Tuesday, November 1, 2016
[Shasta County] Restaurant plans at old police station revived
Blog note: this article references a 2013 Marin County grand jury report.
Redding's former police station may open as a restaurant and offices, after all.
The City Council on Tuesday will consider a proposal from Equity Streams to buy the property and parking lot in the 1300 block of California Street.
The Redding firm would pay the fair market value on the site of $650,000 and have 60 days to complete its due diligence, under terms outlined in a non-binding letter of intent. Escrow would close by Jan. 20, 2017.
According to plans, the vacant building would be converted into offices. The parking lot and storage bays would be converted into either a small restaurant or brewery with indoor and outdoor seating. The parking lot also could be used to host private events in the summer, such as music nights and beer tasting, the letter said.
Mayor Missy McArthur, recalling the aging building's recent troubles with squatters using it for drug use, welcomed Equity Streams' proposal as a positive move for the downtown.
"We're thrilled to have the opportunity to revitalize the downtown by having a mixed use opportunity and to not have one more empty building," she said.
Aaron Nelson, a managing member of Equity Streams who also owns Venture Properties, did not immediately respond to an email for comment, and he was not at his office on Friday.
A staff report said the city will need to obtain the first phase of an environmental site assessment report. It also will pay a 3 percent commission to the buyer's real estate broker.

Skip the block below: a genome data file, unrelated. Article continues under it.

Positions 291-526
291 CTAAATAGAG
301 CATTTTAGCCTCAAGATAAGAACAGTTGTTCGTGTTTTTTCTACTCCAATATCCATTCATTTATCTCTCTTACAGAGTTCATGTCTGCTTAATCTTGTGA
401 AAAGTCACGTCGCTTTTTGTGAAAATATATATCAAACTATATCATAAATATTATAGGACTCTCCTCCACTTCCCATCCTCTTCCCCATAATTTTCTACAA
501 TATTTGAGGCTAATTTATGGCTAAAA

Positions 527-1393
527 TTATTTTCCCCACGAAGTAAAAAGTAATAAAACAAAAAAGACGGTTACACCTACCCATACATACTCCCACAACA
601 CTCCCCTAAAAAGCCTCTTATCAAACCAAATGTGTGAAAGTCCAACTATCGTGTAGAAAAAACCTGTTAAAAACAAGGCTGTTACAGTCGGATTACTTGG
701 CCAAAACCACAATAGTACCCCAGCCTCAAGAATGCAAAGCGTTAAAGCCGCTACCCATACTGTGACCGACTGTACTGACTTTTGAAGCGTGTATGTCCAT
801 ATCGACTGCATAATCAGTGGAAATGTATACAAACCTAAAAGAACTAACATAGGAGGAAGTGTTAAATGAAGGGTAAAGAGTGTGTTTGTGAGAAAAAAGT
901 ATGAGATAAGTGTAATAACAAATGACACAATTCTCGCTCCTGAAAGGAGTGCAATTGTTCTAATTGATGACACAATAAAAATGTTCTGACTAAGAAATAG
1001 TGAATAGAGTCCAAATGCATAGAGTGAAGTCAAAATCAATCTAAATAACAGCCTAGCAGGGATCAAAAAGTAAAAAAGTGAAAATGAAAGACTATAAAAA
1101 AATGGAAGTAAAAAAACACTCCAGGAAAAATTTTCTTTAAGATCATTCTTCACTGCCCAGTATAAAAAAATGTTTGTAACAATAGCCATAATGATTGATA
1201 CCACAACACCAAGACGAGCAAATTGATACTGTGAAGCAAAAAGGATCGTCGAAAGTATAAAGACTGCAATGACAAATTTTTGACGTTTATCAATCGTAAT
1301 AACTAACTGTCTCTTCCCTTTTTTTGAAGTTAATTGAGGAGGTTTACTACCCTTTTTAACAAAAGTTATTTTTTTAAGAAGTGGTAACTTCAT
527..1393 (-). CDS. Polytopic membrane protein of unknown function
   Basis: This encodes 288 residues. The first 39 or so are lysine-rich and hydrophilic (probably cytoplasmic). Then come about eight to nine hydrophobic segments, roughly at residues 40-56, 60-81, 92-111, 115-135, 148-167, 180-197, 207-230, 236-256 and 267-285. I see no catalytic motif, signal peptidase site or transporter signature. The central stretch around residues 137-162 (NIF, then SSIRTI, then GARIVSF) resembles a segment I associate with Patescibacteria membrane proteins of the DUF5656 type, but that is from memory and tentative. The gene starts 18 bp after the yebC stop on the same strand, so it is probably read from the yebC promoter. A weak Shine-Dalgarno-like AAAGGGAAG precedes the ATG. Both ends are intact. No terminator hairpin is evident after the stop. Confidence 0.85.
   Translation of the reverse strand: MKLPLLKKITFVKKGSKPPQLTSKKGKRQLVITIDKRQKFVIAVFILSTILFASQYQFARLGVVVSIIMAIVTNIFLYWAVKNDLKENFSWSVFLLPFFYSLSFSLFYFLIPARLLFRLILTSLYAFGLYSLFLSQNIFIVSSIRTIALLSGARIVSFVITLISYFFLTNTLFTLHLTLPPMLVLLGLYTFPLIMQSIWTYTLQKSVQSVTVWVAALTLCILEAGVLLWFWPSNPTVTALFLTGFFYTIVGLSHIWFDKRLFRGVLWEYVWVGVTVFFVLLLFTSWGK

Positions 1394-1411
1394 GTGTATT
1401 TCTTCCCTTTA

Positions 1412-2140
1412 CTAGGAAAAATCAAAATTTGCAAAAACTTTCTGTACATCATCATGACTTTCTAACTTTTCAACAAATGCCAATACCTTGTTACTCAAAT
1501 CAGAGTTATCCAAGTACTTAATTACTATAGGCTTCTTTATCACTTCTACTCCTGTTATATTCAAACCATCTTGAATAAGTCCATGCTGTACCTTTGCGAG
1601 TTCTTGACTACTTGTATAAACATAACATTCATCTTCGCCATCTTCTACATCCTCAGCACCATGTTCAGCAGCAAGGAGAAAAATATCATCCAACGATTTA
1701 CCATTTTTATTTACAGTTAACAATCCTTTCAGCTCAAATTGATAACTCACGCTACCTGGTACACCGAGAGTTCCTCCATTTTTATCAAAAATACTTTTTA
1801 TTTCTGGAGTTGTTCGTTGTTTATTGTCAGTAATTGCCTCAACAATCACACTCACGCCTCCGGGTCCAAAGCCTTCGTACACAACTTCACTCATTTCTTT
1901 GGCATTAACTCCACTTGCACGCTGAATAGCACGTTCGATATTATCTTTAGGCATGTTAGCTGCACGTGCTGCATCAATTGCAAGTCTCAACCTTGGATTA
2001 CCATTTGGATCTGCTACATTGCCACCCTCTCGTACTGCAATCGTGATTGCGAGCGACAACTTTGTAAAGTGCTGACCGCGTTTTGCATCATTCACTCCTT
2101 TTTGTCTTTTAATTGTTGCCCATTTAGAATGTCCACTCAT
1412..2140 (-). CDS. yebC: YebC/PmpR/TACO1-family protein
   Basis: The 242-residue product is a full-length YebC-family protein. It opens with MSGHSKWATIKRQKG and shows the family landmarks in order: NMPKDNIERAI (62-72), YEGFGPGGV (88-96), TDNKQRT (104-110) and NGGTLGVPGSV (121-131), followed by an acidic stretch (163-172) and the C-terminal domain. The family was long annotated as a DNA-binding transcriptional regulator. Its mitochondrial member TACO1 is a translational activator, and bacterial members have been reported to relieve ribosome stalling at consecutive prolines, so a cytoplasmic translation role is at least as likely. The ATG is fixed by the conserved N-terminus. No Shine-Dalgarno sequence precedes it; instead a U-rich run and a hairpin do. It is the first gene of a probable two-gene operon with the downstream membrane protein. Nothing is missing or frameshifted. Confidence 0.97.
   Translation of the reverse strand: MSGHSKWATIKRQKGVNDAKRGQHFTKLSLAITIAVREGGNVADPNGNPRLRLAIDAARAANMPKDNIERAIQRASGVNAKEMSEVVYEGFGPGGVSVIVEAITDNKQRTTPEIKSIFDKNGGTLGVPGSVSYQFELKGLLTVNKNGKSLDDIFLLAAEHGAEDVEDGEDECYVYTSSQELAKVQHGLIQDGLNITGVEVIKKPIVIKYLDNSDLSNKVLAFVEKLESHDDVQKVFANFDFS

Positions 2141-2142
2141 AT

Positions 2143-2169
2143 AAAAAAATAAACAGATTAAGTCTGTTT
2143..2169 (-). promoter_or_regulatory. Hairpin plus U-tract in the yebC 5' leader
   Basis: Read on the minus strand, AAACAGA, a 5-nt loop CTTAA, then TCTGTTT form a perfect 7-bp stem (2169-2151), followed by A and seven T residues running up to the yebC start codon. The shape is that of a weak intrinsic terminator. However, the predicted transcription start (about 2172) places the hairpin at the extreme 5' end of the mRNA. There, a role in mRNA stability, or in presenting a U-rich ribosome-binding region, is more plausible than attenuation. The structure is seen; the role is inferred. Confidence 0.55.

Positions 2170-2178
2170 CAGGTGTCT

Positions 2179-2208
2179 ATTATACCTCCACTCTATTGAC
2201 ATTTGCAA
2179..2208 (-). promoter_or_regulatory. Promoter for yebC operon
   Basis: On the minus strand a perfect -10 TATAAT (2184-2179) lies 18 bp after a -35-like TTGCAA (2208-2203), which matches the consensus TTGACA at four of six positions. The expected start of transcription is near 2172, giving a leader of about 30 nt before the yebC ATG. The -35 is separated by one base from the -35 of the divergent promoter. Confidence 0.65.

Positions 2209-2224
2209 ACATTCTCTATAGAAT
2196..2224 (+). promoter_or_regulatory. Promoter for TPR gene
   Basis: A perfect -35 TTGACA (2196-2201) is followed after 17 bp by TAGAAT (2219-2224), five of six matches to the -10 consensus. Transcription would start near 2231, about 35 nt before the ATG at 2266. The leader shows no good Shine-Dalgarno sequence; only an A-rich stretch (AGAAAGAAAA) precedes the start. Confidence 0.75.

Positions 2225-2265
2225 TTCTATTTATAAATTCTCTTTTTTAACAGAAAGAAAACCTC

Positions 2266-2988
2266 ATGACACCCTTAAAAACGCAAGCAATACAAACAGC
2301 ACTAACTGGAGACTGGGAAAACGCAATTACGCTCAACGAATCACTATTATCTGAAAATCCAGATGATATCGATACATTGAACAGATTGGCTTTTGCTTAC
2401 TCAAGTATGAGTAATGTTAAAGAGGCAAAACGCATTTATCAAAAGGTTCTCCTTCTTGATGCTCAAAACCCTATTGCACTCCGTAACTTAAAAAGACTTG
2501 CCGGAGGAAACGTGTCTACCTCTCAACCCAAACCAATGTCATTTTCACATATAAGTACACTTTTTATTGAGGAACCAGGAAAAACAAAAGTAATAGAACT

Equity Streams would make its initial deposit of $5,000 to the city by Nov. 15.
The buyer also agrees to accept the property in its current condition without any further work, repairs, treatments or improvements.
The council last year agreed that if the aging police facility sold, up to $375,000 would be put down as seed money for a sobering center, a place where people sleep off the effects of alcohol. It's intended to divert them from the jail, while also freeing up officers from a lengthy booking process.
Police Chief Robert Paoletti has endorsed the sobering center as a way of potentially reaching a fraction of the offenders who drive up the arrest rate.
"The idea of having that cash for the sobering center thrills me too," said McArthur, who has long been a proponent of such a facility. "It's not the end-all but a stepping stone. It is the start to solving some of the social issues in our town."
For perspective, a nine-bed sobering center in Santa Barbara tracking more than 700 admissions five years ago, operated in 2013 with a staff of six, all who were recovering alcoholics, and a budget of about $200,000.
Funding came primarily from the police department, with additional funding provided by Santa Barbara County agencies and nonprofits, according to a 2013 Grand Jury report from Marin County, which was making the case for a facility there.
Redding police moved out of the California Street building a year ago. Jamie Lynn, a Redding contractor who specializes in old buildings, thought about transforming the old station into a restaurant like the Spaghetti Factory. But he said the costs to retrofit the building did not pencil out.
October 29, 2016
By Jenny Espino